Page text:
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Winter Frontal Precipitation Problems of CMIP5 Climate Models

Paper Reviewed
Catto, J.L., Jakob, C. and Nicholls, N. 2015. Can the CMIP5 models represent winter frontal precipitation? Geophysical Research Letters 42: 8596-8604.

Writing as background for their work, Catto et al. (2015) atate that "much of the day-to-day variability of rainfall in the mid-latitudes is controlled by the passage of extratropical cyclones and their related fronts." And they state that "by employing an automated front identification scheme, we have investigated the representation of winter frontal precipitation in 18 of the CMIP5 historical simulations and the contribution of any errors to the total precipitation errors," further noting that "a good representation of fronts and their associated rainfall in climate models is essential to have confidence in future projections of mid-latitude precipitation."

In an attempt to obtain that confidence, therefore, the three Australian researchers applied what they called an "objective front identification method" to data from ERA-Interim and 18 Coupled Model Intercomparison Project, version 5 (CMIP5) models, along with "the fronts linked with daily precipitation estimates to investigate how winter front-related precipitation is represented in the models." And what did this undertaking reveal?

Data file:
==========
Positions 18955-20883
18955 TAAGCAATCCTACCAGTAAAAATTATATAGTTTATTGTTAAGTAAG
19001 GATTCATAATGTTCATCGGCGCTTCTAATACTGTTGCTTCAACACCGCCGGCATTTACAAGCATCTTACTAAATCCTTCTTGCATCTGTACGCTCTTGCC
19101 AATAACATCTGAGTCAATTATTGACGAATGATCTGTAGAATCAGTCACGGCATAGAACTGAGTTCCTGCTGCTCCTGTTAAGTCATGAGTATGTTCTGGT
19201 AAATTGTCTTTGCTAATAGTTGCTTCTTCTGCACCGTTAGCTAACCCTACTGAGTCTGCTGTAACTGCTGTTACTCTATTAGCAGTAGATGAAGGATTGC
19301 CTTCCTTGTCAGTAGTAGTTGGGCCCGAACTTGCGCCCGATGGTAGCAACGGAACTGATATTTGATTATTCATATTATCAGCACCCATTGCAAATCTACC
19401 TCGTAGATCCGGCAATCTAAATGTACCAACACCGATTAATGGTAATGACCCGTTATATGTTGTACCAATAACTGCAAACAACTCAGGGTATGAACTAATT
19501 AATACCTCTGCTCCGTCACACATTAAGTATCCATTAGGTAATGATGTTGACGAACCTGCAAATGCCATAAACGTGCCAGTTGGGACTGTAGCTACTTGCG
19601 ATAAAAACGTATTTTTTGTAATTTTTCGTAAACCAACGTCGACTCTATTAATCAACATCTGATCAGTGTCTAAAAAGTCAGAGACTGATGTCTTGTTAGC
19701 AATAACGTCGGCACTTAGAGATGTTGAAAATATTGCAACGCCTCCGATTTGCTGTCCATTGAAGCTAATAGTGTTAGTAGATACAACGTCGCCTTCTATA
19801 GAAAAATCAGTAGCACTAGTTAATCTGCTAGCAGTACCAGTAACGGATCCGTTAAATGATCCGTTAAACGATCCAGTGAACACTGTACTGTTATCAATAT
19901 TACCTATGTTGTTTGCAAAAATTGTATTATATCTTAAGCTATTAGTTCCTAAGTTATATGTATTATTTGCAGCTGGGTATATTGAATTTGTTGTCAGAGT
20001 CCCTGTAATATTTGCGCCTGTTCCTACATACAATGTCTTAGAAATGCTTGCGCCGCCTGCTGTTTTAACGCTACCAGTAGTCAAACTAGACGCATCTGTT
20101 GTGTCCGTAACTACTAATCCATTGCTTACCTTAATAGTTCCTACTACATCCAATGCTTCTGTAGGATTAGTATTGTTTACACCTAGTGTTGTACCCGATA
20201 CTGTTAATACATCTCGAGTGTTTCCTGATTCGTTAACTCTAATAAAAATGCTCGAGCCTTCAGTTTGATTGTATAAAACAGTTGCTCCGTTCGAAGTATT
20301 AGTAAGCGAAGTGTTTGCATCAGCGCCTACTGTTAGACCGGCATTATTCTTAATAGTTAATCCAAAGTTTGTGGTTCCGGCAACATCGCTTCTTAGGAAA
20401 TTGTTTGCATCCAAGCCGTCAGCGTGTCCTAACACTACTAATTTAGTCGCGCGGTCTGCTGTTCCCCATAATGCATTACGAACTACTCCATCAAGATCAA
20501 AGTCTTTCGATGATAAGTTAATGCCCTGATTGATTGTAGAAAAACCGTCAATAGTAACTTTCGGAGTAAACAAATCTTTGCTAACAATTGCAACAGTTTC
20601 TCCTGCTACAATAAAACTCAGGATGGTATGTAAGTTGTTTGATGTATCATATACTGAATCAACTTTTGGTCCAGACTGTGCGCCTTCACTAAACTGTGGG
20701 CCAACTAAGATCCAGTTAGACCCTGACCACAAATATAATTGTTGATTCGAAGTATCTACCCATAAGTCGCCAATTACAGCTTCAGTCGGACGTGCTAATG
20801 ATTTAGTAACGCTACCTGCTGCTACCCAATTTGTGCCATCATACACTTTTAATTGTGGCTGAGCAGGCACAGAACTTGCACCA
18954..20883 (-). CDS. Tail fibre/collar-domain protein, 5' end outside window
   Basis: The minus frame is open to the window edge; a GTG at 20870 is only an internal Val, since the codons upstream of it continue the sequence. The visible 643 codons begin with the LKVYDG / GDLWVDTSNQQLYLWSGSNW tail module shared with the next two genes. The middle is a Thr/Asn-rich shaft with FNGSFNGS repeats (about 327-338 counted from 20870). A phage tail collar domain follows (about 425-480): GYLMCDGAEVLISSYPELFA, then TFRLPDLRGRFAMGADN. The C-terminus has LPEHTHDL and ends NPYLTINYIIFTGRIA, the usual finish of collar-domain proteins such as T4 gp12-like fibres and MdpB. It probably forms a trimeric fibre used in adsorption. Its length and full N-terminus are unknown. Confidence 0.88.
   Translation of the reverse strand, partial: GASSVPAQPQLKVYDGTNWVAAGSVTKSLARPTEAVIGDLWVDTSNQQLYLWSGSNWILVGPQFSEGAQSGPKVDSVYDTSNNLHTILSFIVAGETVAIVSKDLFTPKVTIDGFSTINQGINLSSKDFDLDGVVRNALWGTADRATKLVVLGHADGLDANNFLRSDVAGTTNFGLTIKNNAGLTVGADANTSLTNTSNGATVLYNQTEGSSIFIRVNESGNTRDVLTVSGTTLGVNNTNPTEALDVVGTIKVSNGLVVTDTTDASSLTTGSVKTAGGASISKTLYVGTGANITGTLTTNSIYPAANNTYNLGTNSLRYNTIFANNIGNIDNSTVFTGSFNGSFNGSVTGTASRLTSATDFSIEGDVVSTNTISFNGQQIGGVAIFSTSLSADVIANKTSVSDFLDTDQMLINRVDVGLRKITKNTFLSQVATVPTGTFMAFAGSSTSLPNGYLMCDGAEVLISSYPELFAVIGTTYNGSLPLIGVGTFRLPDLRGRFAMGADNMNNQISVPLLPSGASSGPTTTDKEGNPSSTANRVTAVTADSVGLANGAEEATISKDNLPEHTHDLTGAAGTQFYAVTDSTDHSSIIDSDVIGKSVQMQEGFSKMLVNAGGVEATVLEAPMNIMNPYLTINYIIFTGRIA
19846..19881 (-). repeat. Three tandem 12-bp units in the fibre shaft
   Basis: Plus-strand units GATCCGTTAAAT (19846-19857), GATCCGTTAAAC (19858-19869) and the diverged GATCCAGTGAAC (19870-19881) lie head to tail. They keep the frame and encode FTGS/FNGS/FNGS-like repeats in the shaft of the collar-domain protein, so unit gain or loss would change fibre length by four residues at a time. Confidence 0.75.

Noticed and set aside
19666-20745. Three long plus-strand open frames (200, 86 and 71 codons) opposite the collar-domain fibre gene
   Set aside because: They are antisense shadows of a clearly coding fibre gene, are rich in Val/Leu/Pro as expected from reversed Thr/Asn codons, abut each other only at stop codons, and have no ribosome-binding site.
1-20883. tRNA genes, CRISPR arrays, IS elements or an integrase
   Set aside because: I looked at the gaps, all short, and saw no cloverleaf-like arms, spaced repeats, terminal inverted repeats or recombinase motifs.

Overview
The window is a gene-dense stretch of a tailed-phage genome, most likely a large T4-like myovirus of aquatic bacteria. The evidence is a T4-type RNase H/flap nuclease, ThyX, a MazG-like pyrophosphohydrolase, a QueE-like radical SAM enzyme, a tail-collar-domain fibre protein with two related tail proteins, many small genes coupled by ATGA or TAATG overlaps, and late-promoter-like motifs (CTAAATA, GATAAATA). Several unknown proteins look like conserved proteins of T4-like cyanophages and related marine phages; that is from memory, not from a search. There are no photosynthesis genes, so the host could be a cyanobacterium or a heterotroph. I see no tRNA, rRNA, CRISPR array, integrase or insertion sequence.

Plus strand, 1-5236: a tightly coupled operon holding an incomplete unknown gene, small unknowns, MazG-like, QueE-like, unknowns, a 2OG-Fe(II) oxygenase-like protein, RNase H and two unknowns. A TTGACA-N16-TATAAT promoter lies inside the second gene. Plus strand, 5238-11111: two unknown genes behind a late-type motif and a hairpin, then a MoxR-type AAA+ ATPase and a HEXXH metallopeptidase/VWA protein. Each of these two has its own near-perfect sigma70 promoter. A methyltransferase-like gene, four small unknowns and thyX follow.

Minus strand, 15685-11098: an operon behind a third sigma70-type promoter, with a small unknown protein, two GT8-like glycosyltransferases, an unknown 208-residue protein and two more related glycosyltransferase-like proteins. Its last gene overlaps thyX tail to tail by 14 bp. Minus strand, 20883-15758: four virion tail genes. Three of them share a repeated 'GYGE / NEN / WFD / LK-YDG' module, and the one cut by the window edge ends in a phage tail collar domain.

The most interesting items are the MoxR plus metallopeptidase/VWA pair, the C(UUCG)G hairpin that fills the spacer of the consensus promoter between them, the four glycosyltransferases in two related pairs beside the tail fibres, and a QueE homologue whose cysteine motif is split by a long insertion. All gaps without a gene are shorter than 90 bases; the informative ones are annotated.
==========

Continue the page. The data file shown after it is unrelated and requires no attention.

Catto et al. report that (1) the frequency of frontal precipitation "is too high in all the models," that (2) the intensity "is too low," so that (3) "in the models, when a front is present, the intensity of precipitation is amplified over the background value by more than that in the observations," but they find that (4) "despite the compensating errors and the over-amplification of the frontal precipitation over the background value, the proportion of precipitation associated with fronts is too low over much of the mid-latitudes."

And these results, in the words of the authors, "are consistent with previous climate model evaluations of the characteristics of precipitation," citing the studies of Sun et al. (2006), Wilcox and Donner (2007) and Stephens et al. (2010).

References
Stephens, G.L., L'Ecuyer, T., Forbes, R., Gettlemen, A., Golaz, J.-C., Bodas-Salcedo, A., Suzuki, K., Gabriel, P. and Haynes, J. 2010. Dreary state of precipitation in global models. Journal of Geophysical Research 115: 10.1029/2010JD014532.

Sun, Y., Solomon, S., Dai, A. and Portmann, R.W. 2006. How often does it rain? Journal of Climate 19: 916-934.

Wilcox, E.M. and Donner, L.J. 2007. The frequency of extreme rain events in satellite rain-rate estimates and an atmospheric general circulation model. Journal of Climate 20: 53-69.

Posted 24 March 2016